The workshops covered 3 sectors - Energy, Agriculture and Forestry, exploring which would need to go to net zero greenhouse gas emissions, and to elaborate on some of the policy actions that need to be taken.
Data used for existing models and quantification exercises were presented on the three sectors by different experts and discussed by the participants.
In an effort to put long-term goals of the Paris Agreement into practice, countries are invited to formulate and communicate “long-term, low greenhouse gas emission development strategies” (LT-LEDS), also referred to as Long Term Strategies (LTS). These are visionary plans for achieving low-carbon, climate-resilient societies out to 2050.
Momodou Mbye Jabang, permanent secretary for the Ministry of Environment, Climate Change and Natural Resources (MECCNAR) in his closing remarks described the engagement as a very important milestone in the LTS elaboration process, adding that the meeting was given the due regard by the participants as was expected of them.
Some key things have emerged that the senior policy-makers need to take seriously, pointing out that timely collection of data and its availability in The Gambia should be revisited.
“We need to take data issues seriously and address the data gap,” he added, saying: “we will not be taken seriously if we do not take our data issues seriously.”
PS Jabang however expressed delight with the level of participation by participants, noting that they looked forward to the Tourism, Transport and Waste management sectoral workshops as his ministry forges ahead with the development of the LTS.
“We still want to maintain our position as a front runner in putting out very solid documents as far as climate change is concerned by mirroring our achievements with the NDC,” he also said.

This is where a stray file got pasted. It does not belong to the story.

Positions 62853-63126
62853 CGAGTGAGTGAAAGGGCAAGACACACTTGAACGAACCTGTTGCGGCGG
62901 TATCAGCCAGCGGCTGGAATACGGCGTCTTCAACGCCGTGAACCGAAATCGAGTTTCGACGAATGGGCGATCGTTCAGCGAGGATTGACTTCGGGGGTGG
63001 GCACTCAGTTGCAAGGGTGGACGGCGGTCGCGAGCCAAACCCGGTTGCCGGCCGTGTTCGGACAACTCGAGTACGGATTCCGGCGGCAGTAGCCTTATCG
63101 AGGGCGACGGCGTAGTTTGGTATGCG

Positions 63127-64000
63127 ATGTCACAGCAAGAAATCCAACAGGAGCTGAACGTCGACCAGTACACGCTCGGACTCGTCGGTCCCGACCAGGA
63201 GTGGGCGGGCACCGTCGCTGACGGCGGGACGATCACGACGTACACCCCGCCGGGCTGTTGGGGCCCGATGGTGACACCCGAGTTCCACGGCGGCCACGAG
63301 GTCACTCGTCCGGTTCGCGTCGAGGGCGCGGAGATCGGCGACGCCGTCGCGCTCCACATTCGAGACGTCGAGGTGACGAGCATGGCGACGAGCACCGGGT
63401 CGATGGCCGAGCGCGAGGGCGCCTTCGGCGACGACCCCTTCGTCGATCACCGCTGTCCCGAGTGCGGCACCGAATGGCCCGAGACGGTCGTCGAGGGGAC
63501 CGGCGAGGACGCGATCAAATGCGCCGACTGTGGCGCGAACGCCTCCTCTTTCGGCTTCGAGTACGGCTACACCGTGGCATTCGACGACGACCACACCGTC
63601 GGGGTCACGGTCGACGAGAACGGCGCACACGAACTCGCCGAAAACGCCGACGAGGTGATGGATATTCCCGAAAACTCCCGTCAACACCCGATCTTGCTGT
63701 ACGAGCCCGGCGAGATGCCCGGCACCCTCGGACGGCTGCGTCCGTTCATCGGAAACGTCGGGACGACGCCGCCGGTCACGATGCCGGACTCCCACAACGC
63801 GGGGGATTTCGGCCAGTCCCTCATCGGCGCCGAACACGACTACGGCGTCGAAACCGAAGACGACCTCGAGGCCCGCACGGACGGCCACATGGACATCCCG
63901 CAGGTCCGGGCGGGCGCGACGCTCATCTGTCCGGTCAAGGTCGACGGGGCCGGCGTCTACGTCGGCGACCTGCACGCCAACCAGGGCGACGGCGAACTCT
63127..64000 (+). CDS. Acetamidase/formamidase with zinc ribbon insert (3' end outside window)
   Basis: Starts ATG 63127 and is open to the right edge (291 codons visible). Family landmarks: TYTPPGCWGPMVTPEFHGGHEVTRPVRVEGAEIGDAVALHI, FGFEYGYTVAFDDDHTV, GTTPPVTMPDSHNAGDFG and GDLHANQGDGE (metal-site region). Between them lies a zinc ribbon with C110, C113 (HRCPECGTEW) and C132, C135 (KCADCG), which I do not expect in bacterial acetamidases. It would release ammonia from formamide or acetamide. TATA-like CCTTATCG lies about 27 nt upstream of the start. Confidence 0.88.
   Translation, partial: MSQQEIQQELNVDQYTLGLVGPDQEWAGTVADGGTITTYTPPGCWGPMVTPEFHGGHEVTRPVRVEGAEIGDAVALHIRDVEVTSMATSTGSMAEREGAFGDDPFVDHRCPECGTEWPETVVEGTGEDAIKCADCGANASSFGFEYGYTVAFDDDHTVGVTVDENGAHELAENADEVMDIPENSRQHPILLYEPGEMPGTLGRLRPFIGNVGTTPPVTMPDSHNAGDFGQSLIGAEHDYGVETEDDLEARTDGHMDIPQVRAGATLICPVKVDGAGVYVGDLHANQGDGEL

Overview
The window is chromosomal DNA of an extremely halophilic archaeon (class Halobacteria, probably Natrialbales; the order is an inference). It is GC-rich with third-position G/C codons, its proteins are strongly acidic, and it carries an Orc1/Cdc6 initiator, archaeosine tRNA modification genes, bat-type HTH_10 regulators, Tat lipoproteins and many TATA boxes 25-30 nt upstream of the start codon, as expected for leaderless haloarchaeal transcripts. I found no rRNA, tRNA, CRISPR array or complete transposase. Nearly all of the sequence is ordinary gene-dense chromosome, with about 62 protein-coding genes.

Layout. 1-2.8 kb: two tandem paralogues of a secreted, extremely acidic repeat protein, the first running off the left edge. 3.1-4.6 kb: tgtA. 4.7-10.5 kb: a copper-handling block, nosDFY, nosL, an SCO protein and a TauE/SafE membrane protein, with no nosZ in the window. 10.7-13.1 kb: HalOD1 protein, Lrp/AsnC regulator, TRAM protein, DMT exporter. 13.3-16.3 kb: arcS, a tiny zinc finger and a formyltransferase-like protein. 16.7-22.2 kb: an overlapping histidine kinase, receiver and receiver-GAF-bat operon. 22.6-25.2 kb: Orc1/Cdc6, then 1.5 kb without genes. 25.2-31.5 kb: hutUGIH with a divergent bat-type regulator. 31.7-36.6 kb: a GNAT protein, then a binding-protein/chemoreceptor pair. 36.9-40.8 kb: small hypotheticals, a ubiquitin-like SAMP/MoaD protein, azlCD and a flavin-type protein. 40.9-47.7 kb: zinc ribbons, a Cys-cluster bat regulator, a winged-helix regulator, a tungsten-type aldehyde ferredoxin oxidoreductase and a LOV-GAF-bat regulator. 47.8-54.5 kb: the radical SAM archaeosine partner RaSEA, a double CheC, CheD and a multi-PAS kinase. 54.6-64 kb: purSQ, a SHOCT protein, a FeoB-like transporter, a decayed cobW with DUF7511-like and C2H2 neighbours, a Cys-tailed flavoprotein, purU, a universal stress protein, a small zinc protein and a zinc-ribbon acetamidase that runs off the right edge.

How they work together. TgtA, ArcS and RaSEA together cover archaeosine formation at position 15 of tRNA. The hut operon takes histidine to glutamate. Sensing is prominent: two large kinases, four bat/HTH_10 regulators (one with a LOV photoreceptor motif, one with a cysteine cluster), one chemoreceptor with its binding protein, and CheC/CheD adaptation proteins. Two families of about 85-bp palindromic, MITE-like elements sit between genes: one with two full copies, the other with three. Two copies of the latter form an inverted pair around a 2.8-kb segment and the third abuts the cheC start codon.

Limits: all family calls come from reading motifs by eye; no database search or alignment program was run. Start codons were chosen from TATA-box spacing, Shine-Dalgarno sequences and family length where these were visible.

He further said that, since the launch of the LTS process after COP26, their target is to have a completed LTS document by COP27, noting that, so far the timelines they set have been observed and they hope to remain on course.
Juldeh Ceesay, Deputy Permanent Secretary Projects of the Ministry of Finance and Economic Affairs (MOFEA), representing the Permanent Secretary MOFEA, said the recent IPCC report confirms that Africa is the most vulnerable to climate change by all metrics, which serves as a reminder to all of us that we must act now, to protect our economy and communities from the looming climate emergency.
She urged the three sectors to ensure they create synergies and linkages between the upcoming Green Recovery-focused National Development Plan and Long-term Vision (Vision 2050) as well as the Long Term Strategy.
She stated that the alignments and synergies are an important step towards a more coordinated implementation of the Paris Agreement, and lays the groundwork for the whole-of-government approaches to addressing the country’s climate crisis.
She further said that her minister would also support the full integration of the LTS into the country’s domestic strategies and policies, better supporting community needs and priorities as well as resource mobilisation.
The event was moderated by Ebrima Jawara, Deputy Permanent Secretary Finance and Administration of MECCNAR and LTS National Coordinator and facilitated by Alpha Jallow, Director of the Climate Change Secretariat, Francis Mendy, Director of the Department of Planning at Ministry of Agriculture, Mohammed Jaiteh, Director of Forestry and Dr Adama Gassama Jallow of the Ministry of Petroleum and Energy.
Participants included Prof Dr.Makie Taal, Vice Chancellor of American International University West Africa, Dr Demba Jallow, Director General of National Agriculture Research Institute, Musa Sowe president of NACOFAG, Beatrice Mboge CEO of Gambia Women`s Chamber of Commerce and Industry.
Online participants included Hassan Jallow, Permanent Secretary Ministry of Agriculture, Lamin Mai Touray, Director of Department of Water Resources, MicolSalmeri of 2050 Pathways Platform and Elaine Harty of International Institute for Environment and Development.